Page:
Media Analysis: Merger talk rouses radio sector

As GWR and Capital push on with merger discussions, what are the implications for the industry? Andy Fry reports.

Since the government cleared the way for commercial radio consolidation in the 2003 Communications Act, analysts have been waiting for radio companies to make a move. So it was no surprise when GWR and Capital admitted this week that they are in merger talks.

In a joint statement, the two sides said 'discussions are ongoing and may or may not lead to a transaction'. Despite lingering concerns about the ability of GWR chief executive Ralph Bernard and his Capital counterpart David Mansfield to share power, the view among analysts is that the deal is done.

Numis Securities analyst Lorna Tilbian calls it 'the radio equivalent of Carlton/Granada (forming ITV). It would create a major radio network with real scale.' A deal would create a £710m company with a 40% share of the radio advertising market. The two firms are in every key region from the Midlands southward. They are also players in the aggressive roll-out of digital radio.

Any merger, which would deliver £8m in savings, is likely to be referred to the competition authorities. But after Carlton's merger with Granada was waved through, it would be a surprise if GWR/Capital was blocked.

ITV makes £1.6bn in ad revenue compared with GWR/Capital's combined £150m, and ITV's share of the TV ad market is 50%.

Competition concerns

That said, the Incorporated Society of British Advertisers (ISBA) is watching developments. In a statement, it said: 'Advertisers tend to be concerned over moves that reduce competition in media markets - 40% is a significant share in radio, an important medium for advertisers.'

There are two concerns. First, the merger could endanger competition within local markets. Though GWR and Capital are a good fit, they overlap in the East Midlands. It is likely that ISBA, the competition authorities and regulator Ofcom will expect the firm to divest Capital-owned 106 Century FM, which rivals GWR's Leicester Sound, Trent FM (Nottingham) and Ram FM (Derby).

Second, ISBA will want regulatory safeguards should the Capital/GWR merger spark a wave of consolidation. In this, it has agency support. Starcom Motive UK buying director Steve Parker says: 'There is concern in GWR/Capital having so much clout nationally and in London. With the group likely to further expand its influence through digital, the industry will be looking for controls on the way it drives its market advantage.'

But aren't advertisers protected by the fact that radio accounts for only 7% of the display advertising market? 'Not if your client wants to spend 80% of its budget on radio,' says Parker. 'The risk of consolidation is that it makes clients wary of over-reliance on a medium.'

Assuming the merger occurs, is there likely to be more consolidation?

'We think share prices are too high for US players such as Clear Channel, Viacom or Disney to get involved. For now, we're expecting intra-industry deals,' says Mediatique partner Mathew Horsman.

Initially, the spotlight is on Emap (which owns Kiss and Magic) and Chrysalis (Heart and Galaxy). Emap is being coy, but Horsman believes there would be pressure from the City for it to act. It could seek control of Scottish Radio Holdings (SRH). It already owns 27.8% of SRH after a £90m deal last year.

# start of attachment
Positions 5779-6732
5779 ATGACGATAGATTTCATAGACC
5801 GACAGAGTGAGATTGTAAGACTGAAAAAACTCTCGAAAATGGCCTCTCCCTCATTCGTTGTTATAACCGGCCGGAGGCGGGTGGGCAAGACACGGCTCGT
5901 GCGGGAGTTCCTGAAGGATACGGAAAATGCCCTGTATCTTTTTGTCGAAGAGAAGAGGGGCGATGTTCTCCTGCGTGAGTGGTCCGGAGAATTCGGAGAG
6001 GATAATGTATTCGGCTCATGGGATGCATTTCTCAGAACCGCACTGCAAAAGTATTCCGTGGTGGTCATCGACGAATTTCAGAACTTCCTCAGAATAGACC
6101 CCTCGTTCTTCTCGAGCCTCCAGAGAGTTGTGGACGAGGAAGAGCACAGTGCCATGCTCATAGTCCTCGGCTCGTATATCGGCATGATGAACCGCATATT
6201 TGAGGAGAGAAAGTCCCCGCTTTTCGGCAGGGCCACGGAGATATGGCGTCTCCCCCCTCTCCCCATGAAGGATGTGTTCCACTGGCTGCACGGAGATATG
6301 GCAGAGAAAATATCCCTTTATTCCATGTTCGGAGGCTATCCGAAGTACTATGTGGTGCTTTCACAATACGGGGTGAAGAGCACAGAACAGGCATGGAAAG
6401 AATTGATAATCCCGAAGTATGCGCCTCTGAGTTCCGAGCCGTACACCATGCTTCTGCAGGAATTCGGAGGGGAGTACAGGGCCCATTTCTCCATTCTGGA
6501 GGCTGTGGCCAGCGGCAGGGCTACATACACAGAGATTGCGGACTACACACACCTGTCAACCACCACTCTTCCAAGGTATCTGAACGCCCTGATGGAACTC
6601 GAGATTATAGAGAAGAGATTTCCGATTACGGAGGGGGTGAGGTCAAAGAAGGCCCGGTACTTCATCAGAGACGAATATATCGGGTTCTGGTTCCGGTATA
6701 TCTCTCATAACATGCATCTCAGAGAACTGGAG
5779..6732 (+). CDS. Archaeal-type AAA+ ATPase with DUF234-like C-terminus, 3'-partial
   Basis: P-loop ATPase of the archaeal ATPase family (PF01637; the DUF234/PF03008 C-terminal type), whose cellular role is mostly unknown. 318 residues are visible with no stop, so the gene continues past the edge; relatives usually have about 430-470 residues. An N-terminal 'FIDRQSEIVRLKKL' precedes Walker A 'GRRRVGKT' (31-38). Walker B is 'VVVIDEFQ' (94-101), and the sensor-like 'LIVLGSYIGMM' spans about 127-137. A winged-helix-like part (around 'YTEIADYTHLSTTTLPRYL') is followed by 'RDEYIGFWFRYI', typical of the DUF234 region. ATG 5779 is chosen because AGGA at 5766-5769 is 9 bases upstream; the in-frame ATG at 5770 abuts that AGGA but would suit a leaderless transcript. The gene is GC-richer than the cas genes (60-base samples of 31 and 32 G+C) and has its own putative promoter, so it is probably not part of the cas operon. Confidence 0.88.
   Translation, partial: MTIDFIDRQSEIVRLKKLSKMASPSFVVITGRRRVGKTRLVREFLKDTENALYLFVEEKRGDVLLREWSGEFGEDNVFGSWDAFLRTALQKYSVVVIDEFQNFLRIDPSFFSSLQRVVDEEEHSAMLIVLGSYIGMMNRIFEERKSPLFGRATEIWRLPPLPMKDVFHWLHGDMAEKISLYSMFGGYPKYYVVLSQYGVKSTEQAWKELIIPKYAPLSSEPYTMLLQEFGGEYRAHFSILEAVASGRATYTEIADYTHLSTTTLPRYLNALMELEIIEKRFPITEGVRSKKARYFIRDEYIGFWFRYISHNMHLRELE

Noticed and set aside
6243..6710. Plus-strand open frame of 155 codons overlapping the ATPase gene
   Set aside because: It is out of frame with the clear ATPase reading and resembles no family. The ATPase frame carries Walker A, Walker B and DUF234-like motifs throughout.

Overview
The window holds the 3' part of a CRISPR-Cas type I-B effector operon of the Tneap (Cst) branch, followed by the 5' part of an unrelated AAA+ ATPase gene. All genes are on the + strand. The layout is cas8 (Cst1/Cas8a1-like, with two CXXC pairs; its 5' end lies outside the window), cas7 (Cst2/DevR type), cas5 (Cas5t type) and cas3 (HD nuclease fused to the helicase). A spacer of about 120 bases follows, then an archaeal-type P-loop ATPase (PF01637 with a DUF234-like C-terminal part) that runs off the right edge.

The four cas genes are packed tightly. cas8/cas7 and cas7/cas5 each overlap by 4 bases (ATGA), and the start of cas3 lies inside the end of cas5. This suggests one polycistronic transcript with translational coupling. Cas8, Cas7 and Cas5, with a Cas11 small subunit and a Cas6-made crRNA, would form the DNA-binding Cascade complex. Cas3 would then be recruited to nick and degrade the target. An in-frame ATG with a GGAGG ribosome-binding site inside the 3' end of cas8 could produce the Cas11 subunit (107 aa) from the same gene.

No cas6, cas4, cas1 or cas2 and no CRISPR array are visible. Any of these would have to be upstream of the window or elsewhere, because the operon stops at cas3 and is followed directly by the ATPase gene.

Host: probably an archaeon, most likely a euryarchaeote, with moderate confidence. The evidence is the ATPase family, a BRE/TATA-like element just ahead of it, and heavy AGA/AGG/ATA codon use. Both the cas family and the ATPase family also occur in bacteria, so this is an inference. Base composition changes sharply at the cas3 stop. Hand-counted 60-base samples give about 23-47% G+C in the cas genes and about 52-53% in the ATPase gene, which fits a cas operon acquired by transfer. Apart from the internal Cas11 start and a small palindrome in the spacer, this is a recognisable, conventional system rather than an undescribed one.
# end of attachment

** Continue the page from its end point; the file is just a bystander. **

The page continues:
Total control of SRH would give Emap a 30% share of the UK radio ad market.

After that, it's guesswork. An Emap/Chrysalis merger looks logical, but would attract scrutiny from regulators because it would control 45% of London ad revenues. Another scenario suggested by Tilbian is that 'should ITV acquire the balance of SMG, Virgin would be an excellent fit with Chrysalis'.

TV players

Existing legislation makes it easier for TV companies than newspaper groups to make a play for radio groups. Horsman tips Disney as one to watch in the long term, and BSkyB has an eye on Wireless Group's talkSPORT.

For advertisers concerned about the implications of consolidation, RAB chief executive Douglas McArthur has this reassurance: 'Research shows big groups are more likely to have a broader programming offer. Large companies don't have all their licences chasing the same format, whereas rival groups congregate around the same audience.'

A Capital/GWR tie-up, it seems, is just the start. As US radio giant Clear Channel International has said: 'We believe UK radio needs consolidation. We'll watch the mating dance with fascination.'


- The first hurdle is gaining the approval of GWR's 29% shareholder, Daily Mail & General Trust. It is not expected to prove too problematic.

- Regulator Ofcom would have to apply a points test to see whether the merged group has accumulated too many local licences in one area. If it is found that they have breached the limit, divestment will be required.

- Ofcom will also initiate a change of control review to assess the merger's impact on the quality and range of programming.

- The Office of Fair Trading (under the Enterprise Act) will decide whether to refer the merger to the Competition Commission. There is no guidance on timescales because this would be the first radio merger to be considered under the new regulatory regime.


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